Cast in Bronze: French Sculpture from Renaissance to Revolution

With 535 pages, Cast in Bronze is not a standard exhibition catalogue. Created in conjunction with an exhibition that toured the Louvre, the Met, and the Getty in 2008–09, the book is the product of “an unprecedented in-depth study of French bronzes” and functions more like an encyclopedia than a catalogue. It is an exhaustive attempt to cull together the lesser-known work of French artists, which are frequently out-shown by bronzes from Italy and Northern Europe. The exhibition relied heavily on the Louvre’s collection, but also offered a chance to see works from private collections and other difficult-to-visit museums such as the Windsor Castle Royal Collection, Versailles, Fontainebleau, and the Dresden State Art Collection.

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Statuesque

Public Art Fund recently released a catalogue of its 2010 City Hall Park exhibition, “Statuesque” (now on view at the Nasher Sculpture Center in Dallas through August 21). The original show featured 10 works by six artists—Pawel Althamer, Huma Bhabha, Aaron Curry, Thomas Houseago, Matthew Monahan, and Rebecca Warren. PAF installs sculpture in many locations around New York City, but the City Hall Park exhibitions are considered among their “major initiatives with established artists.” (“Sol LeWitt: Structures, 1996–2006” is on view there through December 3.)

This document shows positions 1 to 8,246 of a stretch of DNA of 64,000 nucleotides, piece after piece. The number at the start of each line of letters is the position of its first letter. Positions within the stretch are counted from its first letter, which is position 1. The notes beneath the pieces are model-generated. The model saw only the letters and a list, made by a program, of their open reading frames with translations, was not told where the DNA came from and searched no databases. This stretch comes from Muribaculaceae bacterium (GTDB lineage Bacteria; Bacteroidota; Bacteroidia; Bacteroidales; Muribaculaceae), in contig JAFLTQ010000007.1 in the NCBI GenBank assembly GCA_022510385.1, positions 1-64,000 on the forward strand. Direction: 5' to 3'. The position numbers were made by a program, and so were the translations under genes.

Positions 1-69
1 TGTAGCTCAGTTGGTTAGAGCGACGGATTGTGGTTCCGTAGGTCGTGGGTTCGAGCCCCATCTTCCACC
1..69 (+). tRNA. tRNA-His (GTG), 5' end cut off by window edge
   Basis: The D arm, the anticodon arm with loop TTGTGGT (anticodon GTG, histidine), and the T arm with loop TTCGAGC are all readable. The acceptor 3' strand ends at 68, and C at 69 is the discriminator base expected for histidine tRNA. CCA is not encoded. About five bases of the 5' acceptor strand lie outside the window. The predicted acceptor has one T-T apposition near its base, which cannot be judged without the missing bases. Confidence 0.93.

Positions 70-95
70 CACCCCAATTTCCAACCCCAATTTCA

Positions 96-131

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Singing in the Dark

You can see the work of Giny Vos everywhere—if you happen to live in the Netherlands. A prolific public artist, Vos has produced 11 works since 2005. Her new book, Singing in the Dark, spans her 25-year career, focusing primarily on public artworks completed in the last decade. For anyone unfamiliar with Vos’s work, including myself, Singing in the Dark is a successful introduction because it leaves you wanting to see more.

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Natura Humana: Outdoor Installations

Though Bob Verschueren’s work may not be so familiar to American audiences, he has created outdoor installations across Canada and all over Europe for more than 30 years. Natura Humana, which was published on the occasion of his recent installations at the Centre d’arts et de nature (France) and Le Festival des 5 saisons (Belgium), offers the perfect introduction to this nature artist. The publication is short at 95 pages, but it is well-illustrated (documenting more than 30 installations) and features essays by John K. Grande (a contributing editor for Sculpture) and Vinciane Despret, a philosopher and psychologist.

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John McCracken

In conjunction with the first European—and most comprehensive—retrospective of John McCracken’s (1934–2011) work, the Castello di Rivoli Museum of Contemporary Art has produced a catalogue that chronicles not only his artworks but also his place in the art world. The exhibition (on view through June 19) inaugurates a new series of retrospectives showcasing “artists who, for various reasons, have chosen to follow an independent approach but who, like [McCracken] are making waves in international contemporary art.” Although McCracken is frequently compared to such artists as Carl Andre and Donald Judd, the catalogue emphasizes his presence outside of Minimalism. With 232 illustrations, three essays, two interviews, and excerpts from 29 other authors, John McCracken is an extensive text describing a 50-year career.
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